Brazil and its foreign creditor banks agreed early Thursday on a reduction of that country's medium- and long-term borrowings.
The agreement, one of the most complex to date, covers about $44 billion in borrowings, up from previous estimates by bankers of $41 billion.
6 Options Offered
Under the agreement, banks will be able to pick one or more of six options:
* 30-year Brazilian government bonds at a 35% discount, bearing an interest rate of the London interbank offered rate plus 0.813%. The bond's principal will be collateralized by zero-coupon U.S. Treasury bonds; 12 months' worth of interest payments will also be collateralized by short-term securities.
* 30-year Brazilian bonds at face value, bearing an annual interest rate rising from 4% to 6% over seven years. U.S. Treasuries will be used as collateral for the bonds' principal. One year's worth of interest will be collateralized by other securities.
* 15-year front-loaded interest-reduction bonds, with an interest rate rising from 4% over the first two years to Libor plus 0.813% after seven years. These bonds will have a nine-year grace period, with interest collateralized annually for the first six years.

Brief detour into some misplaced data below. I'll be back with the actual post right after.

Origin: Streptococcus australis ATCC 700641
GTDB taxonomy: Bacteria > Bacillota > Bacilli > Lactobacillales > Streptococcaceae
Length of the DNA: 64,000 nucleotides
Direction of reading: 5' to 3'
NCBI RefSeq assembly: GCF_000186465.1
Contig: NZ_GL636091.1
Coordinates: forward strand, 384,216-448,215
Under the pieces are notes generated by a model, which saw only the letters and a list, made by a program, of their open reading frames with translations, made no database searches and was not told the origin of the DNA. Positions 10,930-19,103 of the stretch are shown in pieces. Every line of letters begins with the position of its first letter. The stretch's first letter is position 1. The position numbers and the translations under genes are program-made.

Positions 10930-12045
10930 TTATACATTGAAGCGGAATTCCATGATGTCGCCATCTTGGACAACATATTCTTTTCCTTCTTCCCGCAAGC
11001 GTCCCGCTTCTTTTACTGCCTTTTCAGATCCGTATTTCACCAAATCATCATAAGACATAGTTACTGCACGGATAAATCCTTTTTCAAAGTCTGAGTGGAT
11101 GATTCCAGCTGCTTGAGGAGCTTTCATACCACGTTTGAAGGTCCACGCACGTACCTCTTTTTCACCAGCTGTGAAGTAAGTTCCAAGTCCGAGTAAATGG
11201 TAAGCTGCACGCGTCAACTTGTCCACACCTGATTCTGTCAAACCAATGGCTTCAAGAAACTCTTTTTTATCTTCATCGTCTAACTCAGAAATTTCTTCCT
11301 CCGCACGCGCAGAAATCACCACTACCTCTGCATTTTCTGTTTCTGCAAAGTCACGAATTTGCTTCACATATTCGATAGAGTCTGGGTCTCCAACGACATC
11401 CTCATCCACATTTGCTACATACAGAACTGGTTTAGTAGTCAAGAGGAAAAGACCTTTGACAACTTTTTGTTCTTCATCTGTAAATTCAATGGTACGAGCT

* New money in the form of 15-year loans with a seven-year grace period at Libor plus 0.875%
* Converting outstanding loans into new 20-year loans with a 10-year grace period and interest rising from 4% a year to Libor plus 0.813% after six years.
* So-called capitalization bonds that add a portion of the interest due to principal for the first six years, with interest rising from 4% initially to 8% after six years.
William Rhodes, a vice chairman of Citicorp and head of the bank advisory committee on Brazil, said the long list of options was needed in order to allow banks the broadest range of choices possible. "The banks wanted a wide variety, and that's what they're getting," he said.
Brazil will provide about half the $3.2 billion needed to guarantee the agreement; banks and international lending agencies such as the International Monetary Fund, the remainder.
Brazil halted interest payments on its foreign commercial bank borrowings in July 1989 and is now paying about 30% of interest due.
As part of the agreement, the country plans to issue $6 billion in bonds to cover its interest arrears.
Last Significant Debtor
Brazil is the last major developing-country debtor to come to terms under an initiative launched three years ago by U.S. Treasury Secretary Nicholas F. Brady. The agreement concluded negotiations that began in October 1990.
Completion of the talks was repeatedly held up by arguments over how much financing Brazil would provide to guarantee the agreement and how the guarantees would be applied.
Mr. Rhodes said he hoped to send a term sheet on the agreement to more than 500 banks by August and to sign a final agreement this year.